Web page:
Seth Klarman in Barron’s 1999 article on Warren Buffett
H/T Brattle Street
At the root of value investing is the belief, first espoused by Benjamin Graham, that the market is a voting machine and not a weighing machine. Thus an in-vestor must have more confidence in his or her own opinion than in the combined weight of all other opinions. This borders on arrogance, the necessary arrogance that is required to make investment de-cisions. This arrogance must be tem-pered with extreme caution, giving due respect to the opinions of others, many of whom are very intelligent and hard working. Their sale of shares to you at a seeming bargain price may be the result of ignorance. emotion or various institu-tional constraints, or it may be that the apparent bargain is in fact flawed, that it is actually fairly priced or even overval-ued and that the sellers know more than you do.
This Is a serious risk, but one that can be mitigated first by extensive fundamental analysis and second by knowing not only that something is bar-gain-priced but, as best you can, also why it is so. (You never know for certain why sellers are getting out but you may be able to reasonably surmise a ratio-nale.) This is the position in which in-vestors should, over and over, want to put themselves (and an astonishingly dif-ferent type of consideration than the great majority of today’s investors are bothering to make).
Now consider mega-growth-fund manager Buffett. Warren, who has been racking up year after year of great per-formance buying and holding the shares of expensive but steadily rising growth companies. Buff has consistently been and remains bullish, since that is what got him where he is today. High stock prices have long since ceased to worry Buff, who is nothing if not flexible. And what choice does he really have, any-way? The fundamentals are excellent as far as the eye can see, so share prices should be high. His portfolio companies are among America’s greatest, they are in sync with the times and they beat an. awn. quarter. There is apparently nothing in the great demographic roller coaster to Interrupt the steady cash inflows into the stock market.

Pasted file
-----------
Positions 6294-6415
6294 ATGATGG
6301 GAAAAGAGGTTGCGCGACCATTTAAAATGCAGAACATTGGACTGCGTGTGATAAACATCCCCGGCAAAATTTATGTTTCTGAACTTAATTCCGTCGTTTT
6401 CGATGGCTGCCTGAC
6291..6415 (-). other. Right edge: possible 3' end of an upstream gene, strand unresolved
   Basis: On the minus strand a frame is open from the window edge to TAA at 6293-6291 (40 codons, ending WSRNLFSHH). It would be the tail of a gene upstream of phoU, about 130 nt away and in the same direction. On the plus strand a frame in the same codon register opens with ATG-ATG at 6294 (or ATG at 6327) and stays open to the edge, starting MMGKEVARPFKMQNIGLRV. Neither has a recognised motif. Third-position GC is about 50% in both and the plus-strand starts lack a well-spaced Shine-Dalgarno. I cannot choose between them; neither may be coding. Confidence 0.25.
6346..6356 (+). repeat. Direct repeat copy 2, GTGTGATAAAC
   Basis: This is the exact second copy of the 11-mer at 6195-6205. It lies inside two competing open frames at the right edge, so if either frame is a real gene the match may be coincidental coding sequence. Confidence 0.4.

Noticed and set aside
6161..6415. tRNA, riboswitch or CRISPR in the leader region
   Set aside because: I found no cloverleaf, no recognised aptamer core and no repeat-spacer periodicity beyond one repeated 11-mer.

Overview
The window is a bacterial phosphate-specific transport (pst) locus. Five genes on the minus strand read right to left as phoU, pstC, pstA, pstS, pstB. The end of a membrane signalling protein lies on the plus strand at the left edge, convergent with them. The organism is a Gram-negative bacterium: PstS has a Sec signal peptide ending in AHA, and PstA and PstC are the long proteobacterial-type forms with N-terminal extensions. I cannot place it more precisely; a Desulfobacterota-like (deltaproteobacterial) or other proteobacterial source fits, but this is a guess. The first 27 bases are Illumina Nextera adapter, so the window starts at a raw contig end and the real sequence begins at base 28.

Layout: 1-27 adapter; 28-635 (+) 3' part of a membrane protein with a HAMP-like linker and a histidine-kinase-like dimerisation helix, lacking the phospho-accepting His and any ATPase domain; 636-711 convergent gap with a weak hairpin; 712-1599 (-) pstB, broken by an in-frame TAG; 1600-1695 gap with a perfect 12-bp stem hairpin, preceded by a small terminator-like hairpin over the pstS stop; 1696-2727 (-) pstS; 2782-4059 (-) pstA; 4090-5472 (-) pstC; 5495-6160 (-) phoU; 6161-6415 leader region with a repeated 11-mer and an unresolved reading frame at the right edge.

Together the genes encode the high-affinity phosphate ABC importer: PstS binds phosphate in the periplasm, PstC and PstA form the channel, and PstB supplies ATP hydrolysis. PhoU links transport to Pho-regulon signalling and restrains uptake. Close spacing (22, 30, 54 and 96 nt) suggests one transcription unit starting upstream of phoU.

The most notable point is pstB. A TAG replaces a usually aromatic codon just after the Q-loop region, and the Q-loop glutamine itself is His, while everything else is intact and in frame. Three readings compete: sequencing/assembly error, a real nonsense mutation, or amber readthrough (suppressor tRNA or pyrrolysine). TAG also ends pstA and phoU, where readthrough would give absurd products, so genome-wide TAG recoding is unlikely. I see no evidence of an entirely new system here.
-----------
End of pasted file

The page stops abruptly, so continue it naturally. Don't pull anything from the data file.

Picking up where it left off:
Almost no one, in fact, can’ even imagine a reason why these large, well-liked companies won’t con-tinue to command the greatest share of investor demand. At the end of the Hall of Greater Fools is a mirror. Buff, unaware of en-tering the building, actually thinks of himself as a prudent investor. After all, he owns no junk. only the shares of great businesses. And the market’s constant vindication of his judgment only rein-forces his conviction and self-image. Ob-viously, selling his best performers to dabble in anything else would be wildly speculative and he has convinced himself that he is a risk-averse investor, even a “value” investor.
Buying and holding, us-ing inflows to add to positions, is his watchword. Occasionally, one of Buffs shooting stars falls to earth; fortunately, his compa-triots at other mutual funds probably owned it in about the same proportion. Then he does what you should always do when a stock disappoints and plunges in price: He blows it out. You can’t, after all, trust a company that is incapable of mas-saging earnings into a steady growth pat- tern; why, the same thing might happen again. And he knows all his compadres are thinking the same thing and blowing it out, too. Buffett has a lot of company. His stocks are going up, not necessarily because they should but because they do. That no one can think of why they wouldn’t is taken as evidence that they wth rise further.
Lost An of Contrary Thinking Lost in Buffs world is the art of con-trary thinking. Ignored, out-of-print titles about the madness of crowds (not to men-tion the importance of a margin of safety) suggest that the majority cannot be right in the long run. Being very early and be-ing wrong look exactly the same 99% of the time, and early in Buffs line of work means unemployed. Anyway, it Is Buffs to be full invested.